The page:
As Afghanistan's nascent democracy works to establish the rule of law across the country, it finds itself contending with the ways that Islamic law converges and diverges from the tribal norms that shape the settling of disputes outside Kabul. Based on surveys conducted in Afghanistan, this report examines the points of tension and agreement between Islamic and customary laws, looking into both of their pasts to suggest a way forward for the Afghan state, particularly in granting greater rights and protections to women.
- Afghanistan’s legal system has drawn on a mix of customary tribal law, primarily derived from the Pashtun community’s code of Pashtunwali and Islamic legal traditions valued for their universal and unifying characteristics.
- Despite popular conceptions that Islamic law holds a supreme legal status, field surveys indicate that in practice, its provisions are often disregarded in favor of customary law intended to maintain community consensus. This consensus is often not between equals but is shaped by the relative authority of the persons resolving the dispute.
- A particular concerning outcome is the marginalization of Afghan women, despite Islamic legal precepts that enshrine them with individual rights, particularly in matters of family, inheritance, and marriage law that are not extended under Pashtunwali.
- A significant number of survey respondents voiced concerns about the credibility of Islamic religious scholars (ulama) participating in resolving disputes at the informal level, citing poor levels of training in Islamic legal precepts and concerns over their neutrality.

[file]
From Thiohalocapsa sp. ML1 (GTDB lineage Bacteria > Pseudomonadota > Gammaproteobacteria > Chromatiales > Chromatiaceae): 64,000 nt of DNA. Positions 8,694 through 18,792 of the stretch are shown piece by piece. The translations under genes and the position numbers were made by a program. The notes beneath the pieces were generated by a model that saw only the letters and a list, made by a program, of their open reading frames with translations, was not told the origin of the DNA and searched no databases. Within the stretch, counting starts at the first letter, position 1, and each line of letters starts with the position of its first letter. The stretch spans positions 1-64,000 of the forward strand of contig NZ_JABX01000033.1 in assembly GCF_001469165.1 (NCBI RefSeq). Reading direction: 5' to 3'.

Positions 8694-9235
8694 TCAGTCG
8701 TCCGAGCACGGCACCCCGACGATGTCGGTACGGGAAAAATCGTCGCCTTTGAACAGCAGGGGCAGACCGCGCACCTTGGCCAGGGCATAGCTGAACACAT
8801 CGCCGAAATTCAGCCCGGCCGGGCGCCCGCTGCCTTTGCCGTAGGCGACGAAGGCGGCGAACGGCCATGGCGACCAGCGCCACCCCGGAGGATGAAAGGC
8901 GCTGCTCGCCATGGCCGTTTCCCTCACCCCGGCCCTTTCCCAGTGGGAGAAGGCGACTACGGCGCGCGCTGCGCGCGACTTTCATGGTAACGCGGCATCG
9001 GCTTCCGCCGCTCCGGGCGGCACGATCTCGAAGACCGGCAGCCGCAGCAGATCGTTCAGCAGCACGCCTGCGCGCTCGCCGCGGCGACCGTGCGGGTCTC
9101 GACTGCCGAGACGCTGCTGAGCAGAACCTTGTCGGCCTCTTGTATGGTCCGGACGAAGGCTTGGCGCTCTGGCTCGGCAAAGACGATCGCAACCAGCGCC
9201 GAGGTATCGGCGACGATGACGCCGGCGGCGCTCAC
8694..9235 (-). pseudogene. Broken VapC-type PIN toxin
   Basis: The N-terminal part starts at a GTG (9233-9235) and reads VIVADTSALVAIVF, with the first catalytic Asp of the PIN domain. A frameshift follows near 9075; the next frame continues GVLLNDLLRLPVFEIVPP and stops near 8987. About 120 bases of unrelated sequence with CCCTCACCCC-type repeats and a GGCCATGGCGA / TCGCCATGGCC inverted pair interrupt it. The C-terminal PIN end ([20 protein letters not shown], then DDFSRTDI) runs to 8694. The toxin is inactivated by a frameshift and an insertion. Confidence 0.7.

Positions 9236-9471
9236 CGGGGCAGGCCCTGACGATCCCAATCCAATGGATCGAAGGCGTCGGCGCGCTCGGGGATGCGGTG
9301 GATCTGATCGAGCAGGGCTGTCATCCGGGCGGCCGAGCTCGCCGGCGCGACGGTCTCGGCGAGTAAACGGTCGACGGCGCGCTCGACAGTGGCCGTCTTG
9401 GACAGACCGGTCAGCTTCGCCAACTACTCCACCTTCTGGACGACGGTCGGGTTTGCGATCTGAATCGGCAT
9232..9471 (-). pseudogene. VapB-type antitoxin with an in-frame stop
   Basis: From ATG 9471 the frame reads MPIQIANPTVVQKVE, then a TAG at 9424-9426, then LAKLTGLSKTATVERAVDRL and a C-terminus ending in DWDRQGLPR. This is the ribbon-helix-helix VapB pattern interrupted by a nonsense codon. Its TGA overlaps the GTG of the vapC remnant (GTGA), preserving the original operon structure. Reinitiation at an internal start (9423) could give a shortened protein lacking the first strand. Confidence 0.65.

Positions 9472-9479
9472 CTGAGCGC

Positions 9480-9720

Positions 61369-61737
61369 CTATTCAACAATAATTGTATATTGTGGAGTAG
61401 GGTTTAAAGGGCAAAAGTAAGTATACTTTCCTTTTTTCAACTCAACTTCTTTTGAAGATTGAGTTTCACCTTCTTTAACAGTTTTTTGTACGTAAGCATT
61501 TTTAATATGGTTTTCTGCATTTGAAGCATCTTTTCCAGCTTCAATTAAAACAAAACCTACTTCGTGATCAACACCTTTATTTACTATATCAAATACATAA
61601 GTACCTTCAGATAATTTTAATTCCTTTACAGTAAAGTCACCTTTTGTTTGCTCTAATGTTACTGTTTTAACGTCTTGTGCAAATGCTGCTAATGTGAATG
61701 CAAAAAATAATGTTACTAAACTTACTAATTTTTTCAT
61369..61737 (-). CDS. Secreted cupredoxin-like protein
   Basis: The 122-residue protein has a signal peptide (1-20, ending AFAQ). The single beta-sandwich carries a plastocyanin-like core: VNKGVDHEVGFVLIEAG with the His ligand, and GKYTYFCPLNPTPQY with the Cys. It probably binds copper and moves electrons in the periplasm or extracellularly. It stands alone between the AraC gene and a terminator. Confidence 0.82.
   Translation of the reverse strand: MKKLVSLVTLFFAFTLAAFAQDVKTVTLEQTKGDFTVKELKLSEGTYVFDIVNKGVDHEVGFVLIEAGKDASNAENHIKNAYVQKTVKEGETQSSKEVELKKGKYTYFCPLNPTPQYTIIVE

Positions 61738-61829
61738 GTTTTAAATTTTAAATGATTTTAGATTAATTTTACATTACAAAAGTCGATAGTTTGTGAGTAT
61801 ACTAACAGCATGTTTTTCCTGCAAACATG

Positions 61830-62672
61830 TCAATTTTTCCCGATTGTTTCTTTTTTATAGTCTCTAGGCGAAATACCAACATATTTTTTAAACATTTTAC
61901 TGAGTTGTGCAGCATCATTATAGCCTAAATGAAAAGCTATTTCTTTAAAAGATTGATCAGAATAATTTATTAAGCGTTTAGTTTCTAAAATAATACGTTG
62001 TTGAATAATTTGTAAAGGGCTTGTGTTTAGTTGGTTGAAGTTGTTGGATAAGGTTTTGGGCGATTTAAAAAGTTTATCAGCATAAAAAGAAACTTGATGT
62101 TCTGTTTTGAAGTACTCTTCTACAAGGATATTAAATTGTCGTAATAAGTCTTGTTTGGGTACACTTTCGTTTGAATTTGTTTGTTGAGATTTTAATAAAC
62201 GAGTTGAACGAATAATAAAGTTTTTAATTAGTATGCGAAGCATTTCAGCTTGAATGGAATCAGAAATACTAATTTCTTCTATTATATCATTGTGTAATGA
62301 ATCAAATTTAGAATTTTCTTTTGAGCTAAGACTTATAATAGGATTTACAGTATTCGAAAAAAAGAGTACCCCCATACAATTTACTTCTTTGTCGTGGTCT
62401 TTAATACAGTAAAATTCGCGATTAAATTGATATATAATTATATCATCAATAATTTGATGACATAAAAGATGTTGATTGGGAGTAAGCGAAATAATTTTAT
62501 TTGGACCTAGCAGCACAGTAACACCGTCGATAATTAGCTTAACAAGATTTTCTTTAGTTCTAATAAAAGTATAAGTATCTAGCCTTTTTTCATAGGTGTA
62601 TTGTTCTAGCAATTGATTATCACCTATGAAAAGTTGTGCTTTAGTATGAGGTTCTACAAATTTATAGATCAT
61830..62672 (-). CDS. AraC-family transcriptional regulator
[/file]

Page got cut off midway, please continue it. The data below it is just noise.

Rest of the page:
- Despite this finding, informal justice actors nonetheless expressed openness to overturning prevailing customary law and signaled their willingness to take a more Islamic legal approach to resolving disputes if they were educated by the particulars of Islamic law, especially as it pertained to women and understanding gender-related norms.
- Ultimately, religious leaders are in a unique position of wielding a supreme measure of authority on issues related to law and morality and can potentially play a role in pushing for legal reforms.
About the Report
This report is part of the United States Institute of Peace’s (USIP) ongoing effort to understand the pluralist legal system of Afghanistan. It examines, compares, and contrasts Islamic law with traditional forms of justice in an attempt to elucidate how such rule of law approaches interact as well as provide a fuller understanding of each system to better guide rule of law practice, policy and change.
About the Author
Hamid Khan is the deputy director of the Rule of Law Collaborative at the University of South Carolina. He previously served as a senior rule of law program officer with the Center for Governance, Law and Society at USIP and formerly was a professorial lecturer in Islamic law at the George Washington University Law School.